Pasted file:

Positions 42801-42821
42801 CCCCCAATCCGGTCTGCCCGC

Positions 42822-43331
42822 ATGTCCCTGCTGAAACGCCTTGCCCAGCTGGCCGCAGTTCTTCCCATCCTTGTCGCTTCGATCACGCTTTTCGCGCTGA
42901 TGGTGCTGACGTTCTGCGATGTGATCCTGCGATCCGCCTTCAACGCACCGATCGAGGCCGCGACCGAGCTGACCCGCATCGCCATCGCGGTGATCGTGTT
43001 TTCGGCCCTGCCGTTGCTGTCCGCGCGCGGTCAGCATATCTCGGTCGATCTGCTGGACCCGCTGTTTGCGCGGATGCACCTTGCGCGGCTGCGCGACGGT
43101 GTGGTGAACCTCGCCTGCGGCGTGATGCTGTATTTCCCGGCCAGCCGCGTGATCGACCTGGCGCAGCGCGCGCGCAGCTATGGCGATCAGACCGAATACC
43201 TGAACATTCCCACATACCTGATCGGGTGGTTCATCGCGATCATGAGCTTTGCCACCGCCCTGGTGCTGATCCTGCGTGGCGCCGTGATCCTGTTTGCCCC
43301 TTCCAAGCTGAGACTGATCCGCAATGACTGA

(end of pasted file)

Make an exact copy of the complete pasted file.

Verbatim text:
Positions 42801-42821
42801 CCCCCAATCCGGTCTGCCCGC

Positions 42822-43331
42822 ATGTCCCTGCTGAAACGCCTTGCCCAGCTGGCCGCAGTTCTTCCCATCCTTGTCGCTTCGATCACGCTTTTCGCGCTGA
42901 TGGTGCTGACGTTCTGCGATGTGATCCTGCGATCCGCCTTCAACGCACCGATCGAGGCCGCGACCGAGCTGACCCGCATCGCCATCGCGGTGATCGTGTT
43001 TTCGGCCCTGCCGTTGCTGTCCGCGCGCGGTCAGCATATCTCGGTCGATCTGCTGGACCCGCTGTTTGCGCGGATGCACCTTGCGCGGCTGCGCGACGGT
43101 GTGGTGAACCTCGCCTGCGGCGTGATGCTGTATTTCCCGGCCAGCCGCGTGATCGACCTGGCGCAGCGCGCGCGCAGCTATGGCGATCAGACCGAATACC
43201 TGAACATTCCCACATACCTGATCGGGTGGTTCATCGCGATCATGAGCTTTGCCACCGCCCTGGTGCTGATCCTGCGTGGCGCCGTGATCCTGTTTGCCCC
43301 TTCCAAGCTGAGACTGATCCGCAATGACTGA